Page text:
Hi all, I am reading the Beginning C for Arduino. Its a great book. The Author of the book talks about a piece of code that he saw briefly , but does not explain what its means. Can some please explain, what it means.

Alas, I don’t remember it. In fact, it was probably used as a demonstration of a bad way of doing something. Anyway, suppose i = 1. Then i << 3 would resolve to 8. The expression i << 1 then shifts i one more position to the left. Since each shift is the same at multiplying by 2, i would now be 16. Next, we have a pointer that is probably pointing to a digit character. Let’s say it points to the digit character ‘5’. Since the ASCII representation for ‘5’ is 53 and a zero character is 48, 53-48 = 5. So the expression resolves to:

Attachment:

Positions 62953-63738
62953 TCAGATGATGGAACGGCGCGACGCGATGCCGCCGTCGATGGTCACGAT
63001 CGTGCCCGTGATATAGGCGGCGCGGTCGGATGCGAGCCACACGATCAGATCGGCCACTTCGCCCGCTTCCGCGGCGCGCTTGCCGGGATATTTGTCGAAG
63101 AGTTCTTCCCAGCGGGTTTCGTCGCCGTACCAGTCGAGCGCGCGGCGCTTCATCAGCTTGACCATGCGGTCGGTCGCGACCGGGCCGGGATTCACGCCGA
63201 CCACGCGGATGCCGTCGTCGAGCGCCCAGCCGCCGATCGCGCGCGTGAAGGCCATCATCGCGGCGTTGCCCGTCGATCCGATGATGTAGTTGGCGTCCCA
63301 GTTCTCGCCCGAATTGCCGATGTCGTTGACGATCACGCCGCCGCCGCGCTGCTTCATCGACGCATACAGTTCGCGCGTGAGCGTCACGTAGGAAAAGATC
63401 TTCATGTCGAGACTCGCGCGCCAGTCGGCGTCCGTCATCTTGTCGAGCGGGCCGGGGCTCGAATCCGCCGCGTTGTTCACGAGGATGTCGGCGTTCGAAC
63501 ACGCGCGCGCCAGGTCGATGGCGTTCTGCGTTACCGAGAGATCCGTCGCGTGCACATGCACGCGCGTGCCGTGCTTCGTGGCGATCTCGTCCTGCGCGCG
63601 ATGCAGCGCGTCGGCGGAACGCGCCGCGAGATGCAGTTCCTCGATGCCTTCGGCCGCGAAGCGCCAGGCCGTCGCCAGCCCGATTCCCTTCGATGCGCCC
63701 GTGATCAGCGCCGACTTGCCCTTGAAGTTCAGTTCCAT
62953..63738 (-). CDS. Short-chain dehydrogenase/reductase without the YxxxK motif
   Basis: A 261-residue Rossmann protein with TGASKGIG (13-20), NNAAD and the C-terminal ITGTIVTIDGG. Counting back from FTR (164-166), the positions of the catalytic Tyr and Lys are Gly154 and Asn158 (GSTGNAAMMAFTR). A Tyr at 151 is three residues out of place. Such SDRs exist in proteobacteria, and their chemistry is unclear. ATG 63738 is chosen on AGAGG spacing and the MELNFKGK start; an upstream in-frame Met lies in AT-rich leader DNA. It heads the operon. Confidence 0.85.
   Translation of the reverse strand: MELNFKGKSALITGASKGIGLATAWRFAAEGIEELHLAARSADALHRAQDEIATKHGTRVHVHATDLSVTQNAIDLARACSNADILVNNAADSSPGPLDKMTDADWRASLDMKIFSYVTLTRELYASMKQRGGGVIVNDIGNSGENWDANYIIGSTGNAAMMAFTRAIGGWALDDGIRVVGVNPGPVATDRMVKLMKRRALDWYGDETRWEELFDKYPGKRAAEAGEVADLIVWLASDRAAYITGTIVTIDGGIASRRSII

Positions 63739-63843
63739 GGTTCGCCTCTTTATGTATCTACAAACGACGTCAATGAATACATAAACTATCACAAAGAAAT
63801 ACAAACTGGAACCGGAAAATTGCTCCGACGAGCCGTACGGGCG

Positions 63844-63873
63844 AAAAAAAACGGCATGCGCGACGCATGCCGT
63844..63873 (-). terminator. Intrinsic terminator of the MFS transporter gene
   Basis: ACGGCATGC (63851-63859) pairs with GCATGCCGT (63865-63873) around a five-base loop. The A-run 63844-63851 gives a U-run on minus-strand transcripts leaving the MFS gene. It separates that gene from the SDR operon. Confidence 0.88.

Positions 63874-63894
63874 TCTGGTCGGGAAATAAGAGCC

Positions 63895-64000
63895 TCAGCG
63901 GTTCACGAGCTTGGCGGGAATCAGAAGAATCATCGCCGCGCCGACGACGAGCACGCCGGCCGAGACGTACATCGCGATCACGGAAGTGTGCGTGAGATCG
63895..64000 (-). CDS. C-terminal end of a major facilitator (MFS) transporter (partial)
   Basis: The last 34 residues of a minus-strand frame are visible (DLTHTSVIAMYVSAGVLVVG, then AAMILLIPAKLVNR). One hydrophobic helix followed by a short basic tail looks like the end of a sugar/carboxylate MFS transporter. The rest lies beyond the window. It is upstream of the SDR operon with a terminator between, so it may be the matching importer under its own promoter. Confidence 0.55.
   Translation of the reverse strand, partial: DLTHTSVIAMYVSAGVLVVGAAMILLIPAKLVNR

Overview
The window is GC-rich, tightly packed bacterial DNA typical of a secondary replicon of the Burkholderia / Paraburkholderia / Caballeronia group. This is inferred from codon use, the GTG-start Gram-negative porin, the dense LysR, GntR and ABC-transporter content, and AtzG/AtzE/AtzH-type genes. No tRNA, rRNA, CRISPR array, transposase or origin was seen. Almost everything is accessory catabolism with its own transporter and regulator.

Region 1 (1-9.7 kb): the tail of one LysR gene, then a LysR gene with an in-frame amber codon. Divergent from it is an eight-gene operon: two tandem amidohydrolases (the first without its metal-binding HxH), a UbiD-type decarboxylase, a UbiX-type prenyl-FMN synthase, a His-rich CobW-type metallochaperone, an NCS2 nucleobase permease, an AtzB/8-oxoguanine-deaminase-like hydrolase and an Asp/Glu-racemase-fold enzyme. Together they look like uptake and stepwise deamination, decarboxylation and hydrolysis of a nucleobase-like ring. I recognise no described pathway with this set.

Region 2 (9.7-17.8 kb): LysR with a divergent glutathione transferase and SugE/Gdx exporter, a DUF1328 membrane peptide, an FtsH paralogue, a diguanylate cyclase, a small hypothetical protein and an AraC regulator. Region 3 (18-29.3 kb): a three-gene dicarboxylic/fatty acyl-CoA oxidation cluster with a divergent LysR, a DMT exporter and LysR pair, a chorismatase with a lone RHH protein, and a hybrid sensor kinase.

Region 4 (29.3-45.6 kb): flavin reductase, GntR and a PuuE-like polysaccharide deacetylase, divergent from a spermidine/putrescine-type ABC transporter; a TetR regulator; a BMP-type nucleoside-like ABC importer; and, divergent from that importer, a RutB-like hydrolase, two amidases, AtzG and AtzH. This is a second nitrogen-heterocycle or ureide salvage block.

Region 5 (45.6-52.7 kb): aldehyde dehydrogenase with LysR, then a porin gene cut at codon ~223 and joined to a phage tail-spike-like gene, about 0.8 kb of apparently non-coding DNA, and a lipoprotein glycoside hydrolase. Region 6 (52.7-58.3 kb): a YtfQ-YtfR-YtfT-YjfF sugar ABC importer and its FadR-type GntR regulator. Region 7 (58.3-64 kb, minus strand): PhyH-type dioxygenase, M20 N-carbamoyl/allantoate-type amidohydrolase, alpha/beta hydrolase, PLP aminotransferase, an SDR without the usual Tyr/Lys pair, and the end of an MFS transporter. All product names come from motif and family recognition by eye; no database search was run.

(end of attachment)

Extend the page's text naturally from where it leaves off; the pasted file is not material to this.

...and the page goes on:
i = 00000001 << 3 + 000000001 << 1 + (‘5’ - ‘0’);

Since operator precedence works from left to right by associativity rules, we get:

i = 00000001 << 3 + 000000001 << 1 + (‘5’ - ‘0’);
i = 8 + 000000001 << 1 + 5;
But, since i is now 8:
i = 00001000 << 1 + 5;
i = 00010000 + 5;
i = 16 + 5;
i = 21;

I think it was at this point where I said the programmer should be fired because it’s difficult to read.

I think jack has the string part right, I also think its '0' not 'o', allowing you to produce offsets from Ascii numbers. Would be quicker than doing an atoi operation on a single value.

Ah. if it's 0, you get the standard ascii-to-decimal conversion innards:
n = n*10 + nextDigit();
So if you had 314, you'd start with n=0
n = 0 * 10 + 3 = 3
n = 3 * 10 + 1 = 30 + 1 = 31
n = 31 * 10 + 4 = 310 + 4 = 314 (ta da!)